This is a collection of short fiction, long fiction and one play, whose title comes from an expression used by Mircea Eliade. We again encounter Nash, a character from the earlier "Beautiful Illusions." Many trips are taken: a young, stricken preacher-criminal in “Seeing the Grey” takes off for a while with a latter-day dope-smoking obese man named Fingerwood, and Aiken in the opening “Ways Home” is subjected to a most unpleasant, yet somehow satisfyingly insane series of fugue-like movements as he festinates about. “Dipsocryptamnesia” documents the binge drinker’s DUI night and subsequent trials. “No Prozac For Hamlet” explores the connections between fathers and sons, madness and pretense, as seen on stage and presented by a media shill.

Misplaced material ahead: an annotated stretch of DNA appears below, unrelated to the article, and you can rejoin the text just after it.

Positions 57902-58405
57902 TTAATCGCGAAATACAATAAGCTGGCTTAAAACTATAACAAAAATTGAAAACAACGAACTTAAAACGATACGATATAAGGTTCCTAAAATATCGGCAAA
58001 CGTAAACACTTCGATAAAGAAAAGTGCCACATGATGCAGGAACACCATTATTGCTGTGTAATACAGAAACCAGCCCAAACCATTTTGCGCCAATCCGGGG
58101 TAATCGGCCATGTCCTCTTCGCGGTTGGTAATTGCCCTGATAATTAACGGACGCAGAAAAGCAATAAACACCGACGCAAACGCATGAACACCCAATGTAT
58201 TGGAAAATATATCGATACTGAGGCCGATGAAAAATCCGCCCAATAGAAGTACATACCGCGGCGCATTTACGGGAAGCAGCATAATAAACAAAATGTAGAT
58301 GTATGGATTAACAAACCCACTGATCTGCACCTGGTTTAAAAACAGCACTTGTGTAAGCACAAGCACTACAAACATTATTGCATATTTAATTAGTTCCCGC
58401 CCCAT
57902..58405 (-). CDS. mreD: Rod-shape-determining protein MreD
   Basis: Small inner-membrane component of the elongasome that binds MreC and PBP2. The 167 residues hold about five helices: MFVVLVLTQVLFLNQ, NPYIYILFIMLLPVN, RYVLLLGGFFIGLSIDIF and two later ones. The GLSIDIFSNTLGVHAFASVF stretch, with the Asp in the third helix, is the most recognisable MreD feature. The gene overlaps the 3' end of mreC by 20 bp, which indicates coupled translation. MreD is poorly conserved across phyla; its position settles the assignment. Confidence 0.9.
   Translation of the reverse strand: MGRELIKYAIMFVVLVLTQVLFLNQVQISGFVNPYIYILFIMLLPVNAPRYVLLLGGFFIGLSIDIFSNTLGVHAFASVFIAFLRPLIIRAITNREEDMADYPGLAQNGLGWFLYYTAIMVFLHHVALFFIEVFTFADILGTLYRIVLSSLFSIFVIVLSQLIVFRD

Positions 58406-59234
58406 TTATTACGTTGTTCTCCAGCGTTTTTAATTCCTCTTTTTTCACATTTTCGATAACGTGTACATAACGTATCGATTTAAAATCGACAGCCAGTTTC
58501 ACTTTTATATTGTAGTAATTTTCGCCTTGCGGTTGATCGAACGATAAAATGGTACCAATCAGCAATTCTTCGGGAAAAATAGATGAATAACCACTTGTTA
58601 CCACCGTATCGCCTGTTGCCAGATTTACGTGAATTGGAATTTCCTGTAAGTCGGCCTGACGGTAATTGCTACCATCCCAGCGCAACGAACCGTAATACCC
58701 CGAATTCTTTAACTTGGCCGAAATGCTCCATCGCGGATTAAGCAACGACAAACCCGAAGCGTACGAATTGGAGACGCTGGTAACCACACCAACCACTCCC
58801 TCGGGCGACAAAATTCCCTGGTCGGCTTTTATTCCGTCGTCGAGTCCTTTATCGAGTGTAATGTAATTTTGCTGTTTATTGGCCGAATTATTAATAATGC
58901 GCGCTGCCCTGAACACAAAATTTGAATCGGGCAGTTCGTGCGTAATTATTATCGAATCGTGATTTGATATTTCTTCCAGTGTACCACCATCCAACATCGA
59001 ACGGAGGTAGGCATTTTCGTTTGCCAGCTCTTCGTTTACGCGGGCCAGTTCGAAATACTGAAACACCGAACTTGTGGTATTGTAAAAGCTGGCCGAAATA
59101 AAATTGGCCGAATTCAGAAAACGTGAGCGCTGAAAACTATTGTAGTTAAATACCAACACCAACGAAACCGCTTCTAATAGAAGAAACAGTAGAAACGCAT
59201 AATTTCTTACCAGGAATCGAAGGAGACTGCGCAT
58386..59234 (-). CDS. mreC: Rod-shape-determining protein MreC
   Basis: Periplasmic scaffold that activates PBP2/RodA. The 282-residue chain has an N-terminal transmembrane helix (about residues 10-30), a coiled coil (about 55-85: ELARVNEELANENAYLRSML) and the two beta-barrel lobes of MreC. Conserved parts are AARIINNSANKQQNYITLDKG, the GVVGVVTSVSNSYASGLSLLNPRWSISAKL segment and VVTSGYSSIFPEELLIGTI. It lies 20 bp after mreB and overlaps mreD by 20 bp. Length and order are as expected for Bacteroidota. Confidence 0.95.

Magic Sweat is not without moments of fey humor, but it is a troubling array of tilted viewpoints, tangled karma and slow learners that we see here, moving around at night and with... More > purpose (if not direction).< Less
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